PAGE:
Sunday, 8 Jan 2012
After a 6 am breakfast, we started preparing the magnetometer for an early start to take advantage of the morning high tide. We left for the inside of the reef and set up the equipment in the Caribe, the larger inflatable boat. After about a half hour a rogue wave broke over the side of the boat and splashed the power inverter and computer. The inverter failed immediately. We dried the equipment, switched the inverter to our spare, and continued using the magnetometer. Half an hour later the same thing happened again. We cancelled the survey and headed back to Kanimbla.
I flushed the inverters with fresh water to remove the corrosive salts from the sea water. Then we let them dry in the sun. As a final measure we flushed the circuit board with rubbing alcohol to remove any remaining dampness. I left them while the crew had lunch and when I hooked them up again, one came back to life, but the other was well and truly fried!
In the afternoon, our team started testing the back-up magnetometer we shipped out from Western Australia. It kept blowing fuses and we found there was a wiring fault in the power box. The team decided to start a manta board survey along the north side of the coral cay at about 3 pm. We were in the water for about an hour and a half before returning to Kanimbla.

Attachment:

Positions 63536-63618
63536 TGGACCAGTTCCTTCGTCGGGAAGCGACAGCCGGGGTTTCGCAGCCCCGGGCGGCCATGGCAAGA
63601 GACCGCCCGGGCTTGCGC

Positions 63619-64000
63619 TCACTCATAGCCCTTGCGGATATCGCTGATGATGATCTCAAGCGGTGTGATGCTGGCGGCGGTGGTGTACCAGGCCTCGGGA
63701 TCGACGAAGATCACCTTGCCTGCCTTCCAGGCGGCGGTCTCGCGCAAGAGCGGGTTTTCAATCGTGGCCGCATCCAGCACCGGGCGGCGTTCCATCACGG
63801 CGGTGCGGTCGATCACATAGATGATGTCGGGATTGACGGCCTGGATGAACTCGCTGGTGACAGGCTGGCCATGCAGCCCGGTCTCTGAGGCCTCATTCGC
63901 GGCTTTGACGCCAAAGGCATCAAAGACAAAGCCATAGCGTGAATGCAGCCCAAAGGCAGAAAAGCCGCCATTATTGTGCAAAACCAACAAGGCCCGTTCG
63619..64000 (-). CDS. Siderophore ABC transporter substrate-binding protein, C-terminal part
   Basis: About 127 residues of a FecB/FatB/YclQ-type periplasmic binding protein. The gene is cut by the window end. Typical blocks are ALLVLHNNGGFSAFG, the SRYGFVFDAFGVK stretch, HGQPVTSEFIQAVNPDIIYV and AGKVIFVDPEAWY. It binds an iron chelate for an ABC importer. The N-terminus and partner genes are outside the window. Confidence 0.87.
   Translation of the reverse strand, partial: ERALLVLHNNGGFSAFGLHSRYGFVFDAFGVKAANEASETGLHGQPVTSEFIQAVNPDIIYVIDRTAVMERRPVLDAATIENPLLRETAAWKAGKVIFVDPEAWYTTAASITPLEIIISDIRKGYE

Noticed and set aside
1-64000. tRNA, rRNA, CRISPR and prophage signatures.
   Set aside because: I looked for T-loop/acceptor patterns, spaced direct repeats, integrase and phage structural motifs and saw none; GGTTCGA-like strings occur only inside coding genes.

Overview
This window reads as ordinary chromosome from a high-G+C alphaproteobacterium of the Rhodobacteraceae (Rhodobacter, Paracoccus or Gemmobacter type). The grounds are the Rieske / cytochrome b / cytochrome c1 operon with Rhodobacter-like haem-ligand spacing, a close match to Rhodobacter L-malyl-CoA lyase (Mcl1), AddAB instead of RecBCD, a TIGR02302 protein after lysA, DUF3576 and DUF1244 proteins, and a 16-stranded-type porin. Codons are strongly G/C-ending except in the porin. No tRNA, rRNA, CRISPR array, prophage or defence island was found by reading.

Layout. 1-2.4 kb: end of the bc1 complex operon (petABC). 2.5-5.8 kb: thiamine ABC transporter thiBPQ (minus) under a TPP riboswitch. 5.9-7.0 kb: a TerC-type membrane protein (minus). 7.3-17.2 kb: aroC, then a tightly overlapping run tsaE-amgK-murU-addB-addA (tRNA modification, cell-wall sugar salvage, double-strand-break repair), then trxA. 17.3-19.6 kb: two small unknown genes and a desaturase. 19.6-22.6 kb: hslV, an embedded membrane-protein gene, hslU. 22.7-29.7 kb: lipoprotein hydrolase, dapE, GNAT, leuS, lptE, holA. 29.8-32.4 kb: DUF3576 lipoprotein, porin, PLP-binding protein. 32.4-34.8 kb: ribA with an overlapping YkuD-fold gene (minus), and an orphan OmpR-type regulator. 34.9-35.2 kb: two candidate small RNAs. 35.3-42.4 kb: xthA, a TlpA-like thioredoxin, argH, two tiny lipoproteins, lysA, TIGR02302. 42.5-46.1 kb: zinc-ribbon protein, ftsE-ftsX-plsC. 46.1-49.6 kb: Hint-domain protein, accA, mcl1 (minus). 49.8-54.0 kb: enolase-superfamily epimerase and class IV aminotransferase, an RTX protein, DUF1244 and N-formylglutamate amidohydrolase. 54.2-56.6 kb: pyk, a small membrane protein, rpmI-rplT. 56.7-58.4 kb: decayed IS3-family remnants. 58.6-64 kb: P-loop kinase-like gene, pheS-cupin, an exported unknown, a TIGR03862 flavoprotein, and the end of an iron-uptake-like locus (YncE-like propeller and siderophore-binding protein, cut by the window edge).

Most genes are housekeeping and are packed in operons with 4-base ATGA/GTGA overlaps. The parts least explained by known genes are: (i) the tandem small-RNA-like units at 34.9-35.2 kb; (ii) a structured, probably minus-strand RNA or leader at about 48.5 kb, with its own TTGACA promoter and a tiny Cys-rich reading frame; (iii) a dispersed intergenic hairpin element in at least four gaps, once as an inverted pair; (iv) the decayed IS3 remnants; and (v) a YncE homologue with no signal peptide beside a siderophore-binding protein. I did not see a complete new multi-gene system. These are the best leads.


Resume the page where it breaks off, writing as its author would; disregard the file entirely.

We downloaded the GPS tracks of our survey and annotated our field notes, finally finishing off at 6 pm. Here are a few photos of what the other teams got up to during the day….
Lee Graham and his team found a lead scupper that would have drained water off the deck.
A broken blade stem glass. Very high quality, possibly lead crystal. The fact that it is still clear indicates that it hasn’t been exposed to the coral and surf for very long.
Paul Hundley (Sr. Curator and archaeologist)